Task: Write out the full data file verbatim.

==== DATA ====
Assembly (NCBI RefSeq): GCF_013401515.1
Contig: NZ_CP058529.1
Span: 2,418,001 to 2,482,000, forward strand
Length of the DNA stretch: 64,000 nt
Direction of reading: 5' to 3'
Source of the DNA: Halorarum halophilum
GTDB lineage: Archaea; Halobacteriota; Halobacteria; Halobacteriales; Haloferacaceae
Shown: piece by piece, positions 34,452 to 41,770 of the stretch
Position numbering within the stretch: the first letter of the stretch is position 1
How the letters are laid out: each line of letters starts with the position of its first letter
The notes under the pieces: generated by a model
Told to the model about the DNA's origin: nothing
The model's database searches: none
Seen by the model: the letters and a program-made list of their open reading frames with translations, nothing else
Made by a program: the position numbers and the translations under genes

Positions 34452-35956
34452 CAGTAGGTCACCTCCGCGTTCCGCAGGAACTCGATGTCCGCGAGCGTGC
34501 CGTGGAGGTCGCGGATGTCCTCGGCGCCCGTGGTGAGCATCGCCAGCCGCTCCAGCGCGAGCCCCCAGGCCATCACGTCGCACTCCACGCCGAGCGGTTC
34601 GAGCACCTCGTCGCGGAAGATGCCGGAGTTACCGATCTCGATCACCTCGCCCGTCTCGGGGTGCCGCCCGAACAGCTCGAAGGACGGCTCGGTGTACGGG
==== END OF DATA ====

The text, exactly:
Assembly (NCBI RefSeq): GCF_013401515.1
Contig: NZ_CP058529.1
Span: 2,418,001 to 2,482,000, forward strand
Length of the DNA stretch: 64,000 nt
Direction of reading: 5' to 3'
Source of the DNA: Halorarum halophilum
GTDB lineage: Archaea; Halobacteriota; Halobacteria; Halobacteriales; Haloferacaceae
Shown: piece by piece, positions 34,452 to 41,770 of the stretch
Position numbering within the stretch: the first letter of the stretch is position 1
How the letters are laid out: each line of letters starts with the position of its first letter
The notes under the pieces: generated by a model
Told to the model about the DNA's origin: nothing
The model's database searches: none
Seen by the model: the letters and a program-made list of their open reading frames with translations, nothing else
Made by a program: the position numbers and the translations under genes

Positions 34452-35956
34452 CAGTAGGTCACCTCCGCGTTCCGCAGGAACTCGATGTCCGCGAGCGTGC
34501 CGTGGAGGTCGCGGATGTCCTCGGCGCCCGTGGTGAGCATCGCCAGCCGCTCCAGCGCGAGCCCCCAGGCCATCACGTCGCACTCCACGCCGAGCGGTTC
34601 GAGCACCTCGTCGCGGAAGATGCCGGAGTTACCGATCTCGATCACCTCGCCCGTCTCGGGGTGCCGCCCGAACAGCTCGAAGGACGGCTCGGTGTACGGG